Ritu Raj Subedi
The COVID-19 pandemic first triggered a health emergency before quickly morphing into an economic calamity. The twin disasters combined to expose the ruthless character of neo-liberalism that loathes the values of welfare state, strong public institutions and universal morality. Already deflated by the 2008/2009 financial crisis, the neo-liberal system has faltered and collapsed under the strain of coronavirus flare-up, which amply vindicated the relevance of socialism, just distribution of national wealth and fair international order. The countries with robust public health services, such as China, Germany and Denmark, fully or relatively succeeded to contain the virus but those with weak or privatised systems saw a large number of fatalities. Once again, it has become evident that the profit-driven crass capitalism berates human life and dignity. When the crises – be it human- or nature-induced – hit the people, the neo-liberal regimes dithered and failed in saving their citizens from the catastrophe.
The US epic failure and China’s success in handling the pandemic clearly highlights the two different strategies and ideological visions adopted by political leadership of the respective nations. The US and some Western countries have accused China of spreading the virus but the blame is merely a subterfuge to hide their incompetence and neglected healthcare system. The US under its mercurial president Donald Trump underestimated the virus threat from the very beginning and failed to prepare against it. As a result, the US death toll from the virus has crossed 208,440, surpassing the total number of casualties of its soldiers caused by the last five wars that it fought since the mid-20th century.
In Bob Woodward’s new book, Rage, Trump has admitted that he was "playing down" the threat of the virus to the health of Americans despite knowing that it may be five times "more deadly" than the common flu. He said: "I still like playing it down, because I don't want to create a panic." In February and March this year, the noted investigative journalist interviewed Trump on the US tackling of COVID-19 and has concluded that Trump is "the wrong man for the job". Despite early warnings from the Chinese authorities, the Trump administration squandered critical moments by indulging itself in futile blame game about the origin of the virus. One might be tempted to surmise that the situation would not have been so terrible if a Democrat president had occupied the seat of the White House. Still America’s privatised healthcare system is not much supportive of the poor, African Americans and immigrants, who find it difficult to foot the expensive medical bills when they suffer from serious health complications.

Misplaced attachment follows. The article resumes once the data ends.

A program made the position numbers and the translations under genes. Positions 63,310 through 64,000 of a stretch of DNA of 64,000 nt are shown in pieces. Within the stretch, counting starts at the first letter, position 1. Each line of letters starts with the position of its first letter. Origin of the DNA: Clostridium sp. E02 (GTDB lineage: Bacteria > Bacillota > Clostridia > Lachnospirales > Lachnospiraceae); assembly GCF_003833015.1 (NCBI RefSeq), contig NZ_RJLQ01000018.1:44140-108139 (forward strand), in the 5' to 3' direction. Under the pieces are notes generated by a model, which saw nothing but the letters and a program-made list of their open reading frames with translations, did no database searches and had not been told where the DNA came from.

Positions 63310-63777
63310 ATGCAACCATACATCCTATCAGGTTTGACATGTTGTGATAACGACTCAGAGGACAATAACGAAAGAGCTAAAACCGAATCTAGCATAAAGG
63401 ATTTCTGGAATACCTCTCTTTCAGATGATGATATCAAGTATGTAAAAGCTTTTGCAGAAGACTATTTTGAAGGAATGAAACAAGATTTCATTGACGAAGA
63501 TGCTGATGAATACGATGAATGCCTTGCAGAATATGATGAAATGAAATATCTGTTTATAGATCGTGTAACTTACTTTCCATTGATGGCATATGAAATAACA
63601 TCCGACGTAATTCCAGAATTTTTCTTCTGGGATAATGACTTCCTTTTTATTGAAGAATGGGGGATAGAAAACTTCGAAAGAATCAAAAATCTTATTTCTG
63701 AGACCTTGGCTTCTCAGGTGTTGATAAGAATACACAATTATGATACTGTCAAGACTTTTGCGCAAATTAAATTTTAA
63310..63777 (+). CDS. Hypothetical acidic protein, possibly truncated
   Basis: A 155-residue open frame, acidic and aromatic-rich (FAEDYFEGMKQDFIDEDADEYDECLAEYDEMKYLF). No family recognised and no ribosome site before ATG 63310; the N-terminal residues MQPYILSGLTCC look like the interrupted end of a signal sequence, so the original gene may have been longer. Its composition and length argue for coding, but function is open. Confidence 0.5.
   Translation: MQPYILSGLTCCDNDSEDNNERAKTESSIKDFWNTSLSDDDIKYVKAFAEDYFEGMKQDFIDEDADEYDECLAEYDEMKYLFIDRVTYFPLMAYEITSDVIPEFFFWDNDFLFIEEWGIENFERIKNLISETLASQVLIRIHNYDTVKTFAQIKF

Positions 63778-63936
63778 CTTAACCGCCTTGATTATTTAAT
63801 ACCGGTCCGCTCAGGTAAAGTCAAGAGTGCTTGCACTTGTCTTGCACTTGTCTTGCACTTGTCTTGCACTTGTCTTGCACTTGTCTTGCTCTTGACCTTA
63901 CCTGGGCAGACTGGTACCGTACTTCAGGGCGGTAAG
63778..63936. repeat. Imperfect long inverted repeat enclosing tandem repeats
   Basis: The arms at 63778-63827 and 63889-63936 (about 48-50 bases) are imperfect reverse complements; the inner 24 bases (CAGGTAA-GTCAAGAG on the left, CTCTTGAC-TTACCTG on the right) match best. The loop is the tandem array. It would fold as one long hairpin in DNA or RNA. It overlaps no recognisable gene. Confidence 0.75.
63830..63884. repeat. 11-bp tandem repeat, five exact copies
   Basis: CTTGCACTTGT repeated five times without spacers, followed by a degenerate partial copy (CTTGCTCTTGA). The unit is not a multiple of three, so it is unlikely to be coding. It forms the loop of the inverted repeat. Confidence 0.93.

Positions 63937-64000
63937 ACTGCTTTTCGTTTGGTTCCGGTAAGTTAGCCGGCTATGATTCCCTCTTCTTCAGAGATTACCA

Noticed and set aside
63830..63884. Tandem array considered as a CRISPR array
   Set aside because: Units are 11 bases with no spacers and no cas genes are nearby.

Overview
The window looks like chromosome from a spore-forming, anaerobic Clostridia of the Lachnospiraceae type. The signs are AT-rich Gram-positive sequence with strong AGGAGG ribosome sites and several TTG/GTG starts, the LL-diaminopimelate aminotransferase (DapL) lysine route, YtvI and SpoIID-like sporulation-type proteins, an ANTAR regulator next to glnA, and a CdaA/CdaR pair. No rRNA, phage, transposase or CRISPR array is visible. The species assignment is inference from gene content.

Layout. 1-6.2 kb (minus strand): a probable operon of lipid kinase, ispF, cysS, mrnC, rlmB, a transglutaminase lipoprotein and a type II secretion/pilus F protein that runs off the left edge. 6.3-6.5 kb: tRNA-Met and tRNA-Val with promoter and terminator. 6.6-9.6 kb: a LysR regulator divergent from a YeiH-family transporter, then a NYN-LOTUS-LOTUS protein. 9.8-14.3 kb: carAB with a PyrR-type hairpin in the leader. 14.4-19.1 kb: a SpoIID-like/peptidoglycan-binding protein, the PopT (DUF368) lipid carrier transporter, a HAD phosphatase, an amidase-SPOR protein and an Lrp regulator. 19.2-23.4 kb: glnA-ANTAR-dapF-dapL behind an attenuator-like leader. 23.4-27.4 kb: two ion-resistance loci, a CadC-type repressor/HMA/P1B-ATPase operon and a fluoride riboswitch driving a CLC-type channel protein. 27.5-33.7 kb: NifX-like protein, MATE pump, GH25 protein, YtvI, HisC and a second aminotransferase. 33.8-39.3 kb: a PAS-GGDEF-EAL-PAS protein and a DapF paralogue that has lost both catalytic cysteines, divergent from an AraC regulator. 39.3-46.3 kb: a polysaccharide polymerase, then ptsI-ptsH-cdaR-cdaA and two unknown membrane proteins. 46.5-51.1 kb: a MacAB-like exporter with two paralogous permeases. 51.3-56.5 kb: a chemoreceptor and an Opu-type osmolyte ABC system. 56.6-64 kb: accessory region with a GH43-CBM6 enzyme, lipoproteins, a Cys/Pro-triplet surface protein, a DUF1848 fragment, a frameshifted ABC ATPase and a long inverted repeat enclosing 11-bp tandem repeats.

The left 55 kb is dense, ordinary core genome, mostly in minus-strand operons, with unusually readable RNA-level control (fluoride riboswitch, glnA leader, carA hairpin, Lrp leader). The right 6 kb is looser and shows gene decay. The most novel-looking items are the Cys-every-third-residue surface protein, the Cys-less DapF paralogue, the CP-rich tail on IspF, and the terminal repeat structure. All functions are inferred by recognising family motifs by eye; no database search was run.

Unlike the US, China pulled out all stops to crush the virus ever since it first appeared in Wuhan of Hubei province. Martin Wolf wrote in the Financial Times on March 31 that China was successful in “bringing the disease under control in Hubei and halting its spread across China.” The world’s most populous country limited the death toll at 4,634. Trump refused to tell his people the truth about the deadly disease and prioritised business over public health. He declined to craft lockdown, conduct mass testing and enforce health protocols to break the chain of the virus infection. Seemingly, he is much concerned with the November presidential polls so he tried to keep the economy open at the expense of people’s lives.
Unlike Trump, Chinese president Xi Jinping applied a science-based and people-centric approach to saving people from the virus and revive the coronavirus-destroyed economy. Xi said that his government would be “putting people first.” Accordingly, it quickly subordinated its economic priorities to protect the lives of millions at risk. Owing to the fast elimination of domestic transmission of the virus, China is now witnessing a rapid economic recovery. The International Monetary Fund (IMF) has projected that China will be the only major economy to experience positive growth in the aftermath of COVID-19 outbreak. On the other hand, the U.S. economy will shrink by 6.6 per cent for the year. “The risk ahead is that a large share of the U.S. population will have to contend with an important deterioration of living standards and significant economic hardship for several years to come,” IMF warns.
“How did China’s economy rebound so fast? The answer is clear: the socialist character of the economy,” write Vijay Prashad and John Ross in their joint article in Globetrotter. By July, China’s state investment stood at 3.8 per cent above its level of a year ago, while private investment is still 5.7 per cent below 2019. China’s powerful state sector was instrumental in keeping the looming recession at bay. This also debunks a fallacy that state-led investment lacks productivity, efficiency and innovation. The Soviet-experimented classical communism was dead long before but China has indigenised Marxism to suit its national context and reality. President Xi said: “The foundation of China’s political economy can only be a Marxist political economy, and not be based on other economic theories.” Will the COVID-19 impel the nations to embrace some key attributes of socialism to overcome unprecedented health crisis and economic shocks they are now reeling from?
(Deputy Executive Editor of The Rising Nepal, Subedi writes regularly on politics, foreign affairs and other contemporary issues. email@example.com)